With this expected technical shift, he said muni mutual fund flows “may be able to move into positive territory and the well-tested attributes of strong credit quality, diversification and tax efficiency should guide investor preferences.”

With a more receptive investor community, Lipton said “issuers may find themselves inclined to come in from the sidelines.”

However, it all comes back to rates, according to Gastall.

There is still some debate over what the Fed will do for the second half of the year if the Fed continues its progress with controlling inflation — albeit modest for the most part. That, Gastall said, coupled in with any type of slowing economic growth, could bring interest rates down in the belly and in the long end of the yield curve.

Then “you wonder if some issuers are waiting to see how that plays out through the summer,” before returning to issuing debt in the fall, he said.

If the Fed continues to raise rates on the short end “or we get one more additional hike and if we start to see some type of economic slowing in the second half of this year, that could create a flight-to-quality that benefits bonds and specifically municipals,” he said.

This could bring rates down and help supply to pick up in the back end of September and October.

Like previous months, supply continues to be down year-over-year. This is also due to “post-COVID stimulus and infrastructure funds on balance sheets, as well as higher rates,” Robert Dailey, head of public finance at PNC, said.

“So much of our industry gets driven by the health of the balance sheet at the state level, and they’re still somewhat flush [with cash],” he said.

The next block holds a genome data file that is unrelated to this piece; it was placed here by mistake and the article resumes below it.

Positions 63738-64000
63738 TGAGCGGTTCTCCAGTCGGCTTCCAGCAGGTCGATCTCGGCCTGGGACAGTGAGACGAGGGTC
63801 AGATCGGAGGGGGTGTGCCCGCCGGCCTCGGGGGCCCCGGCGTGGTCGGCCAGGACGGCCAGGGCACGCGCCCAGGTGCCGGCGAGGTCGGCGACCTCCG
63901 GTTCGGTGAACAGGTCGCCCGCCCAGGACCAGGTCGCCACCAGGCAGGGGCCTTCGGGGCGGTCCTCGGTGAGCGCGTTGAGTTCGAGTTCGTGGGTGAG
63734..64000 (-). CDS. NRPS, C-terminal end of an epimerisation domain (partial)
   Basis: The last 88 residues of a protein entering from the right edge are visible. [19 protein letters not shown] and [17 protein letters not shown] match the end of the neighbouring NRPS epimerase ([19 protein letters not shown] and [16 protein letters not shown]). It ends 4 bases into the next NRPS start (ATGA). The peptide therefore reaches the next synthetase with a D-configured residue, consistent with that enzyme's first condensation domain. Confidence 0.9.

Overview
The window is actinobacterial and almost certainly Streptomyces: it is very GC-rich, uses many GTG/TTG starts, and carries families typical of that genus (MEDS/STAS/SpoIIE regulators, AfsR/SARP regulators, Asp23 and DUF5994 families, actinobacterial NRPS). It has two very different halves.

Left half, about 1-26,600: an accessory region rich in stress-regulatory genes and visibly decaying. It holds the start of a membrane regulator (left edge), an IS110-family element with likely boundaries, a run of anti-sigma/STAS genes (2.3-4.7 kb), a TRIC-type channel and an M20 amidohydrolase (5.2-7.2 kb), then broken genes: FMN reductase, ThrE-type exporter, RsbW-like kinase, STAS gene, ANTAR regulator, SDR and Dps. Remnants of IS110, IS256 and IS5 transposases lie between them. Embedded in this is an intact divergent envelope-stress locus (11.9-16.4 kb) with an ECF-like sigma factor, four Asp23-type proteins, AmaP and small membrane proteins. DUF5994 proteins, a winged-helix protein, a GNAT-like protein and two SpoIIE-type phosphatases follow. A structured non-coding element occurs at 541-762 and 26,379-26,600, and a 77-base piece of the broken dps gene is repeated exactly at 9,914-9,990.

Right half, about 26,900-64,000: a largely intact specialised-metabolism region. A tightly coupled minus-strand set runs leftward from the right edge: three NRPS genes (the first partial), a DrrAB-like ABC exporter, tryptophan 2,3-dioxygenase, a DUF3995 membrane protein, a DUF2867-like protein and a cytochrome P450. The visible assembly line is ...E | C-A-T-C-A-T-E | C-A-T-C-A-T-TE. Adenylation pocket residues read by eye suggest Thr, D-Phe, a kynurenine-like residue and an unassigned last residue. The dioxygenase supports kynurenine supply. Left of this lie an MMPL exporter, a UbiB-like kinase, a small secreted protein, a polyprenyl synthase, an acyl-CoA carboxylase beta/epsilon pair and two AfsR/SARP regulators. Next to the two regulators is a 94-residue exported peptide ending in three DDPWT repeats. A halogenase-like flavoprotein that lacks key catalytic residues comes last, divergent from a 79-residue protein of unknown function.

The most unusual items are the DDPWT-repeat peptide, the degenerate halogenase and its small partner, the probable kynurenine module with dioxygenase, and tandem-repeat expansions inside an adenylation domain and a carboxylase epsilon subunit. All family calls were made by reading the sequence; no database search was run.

Dailey believes this year “is the last fiscal year where most of the Federal dollars are explicitly in hand to be spent.”

Moving forward, he expects state budgets to be thinner and leaner again, and those balances spent down.

“That’s going to carry us through the balance of this calendar year, and then we’ll see a pickup in issuance volume next year,” Dailey said.

Issuance details
Revenue bond issuance decreased 23.2% to $16.301 billion from $21.215 billion in May 2022, and general obligation bond sale totals dropped 36.5% to $9.762 billion from $15.368 billion in 2022.

Negotiated deal volume was down 27% to $20.674 billion from $28.324 billion a year prior. Competitive sales decreased 10.5% to $5.166 billion from $5.770 billion in 2022.

Deals wrapped by bond insurance rose to $4.397 billion in 109 deals from $3.739 billion in 152 deals in 2022, a 17.6% increase.

Bank-qualified issuance dropped 30.4% to $720.8 million in 209 deals from $1.035 billion in 273 deals a year prior.

In the states, Texas claimed the top spot year-to-date.

Issuers in the Lone Star State accounted for $22.323 billion, up 15.4% year-over-year. California was second with $21.077 billion, down 6.6%. New York was third with $12.116 billion, down 47.6%, followed by Illinois in fourth with $7.561 billion, up 18.9%, and Florida in fifth with $4.615 billion, a 42.7% decrease from 2022.

Rounding out the top 10: Wisconsin with $4.106 billion, up 5.7%; Michigan with $3.839 billion, down 39.7%; Oregon with $3.634 billion, up 43.3%; New Jersey at $3.519 billion, up 33.1%; and Washington with $3.418 billion, down 12.8%.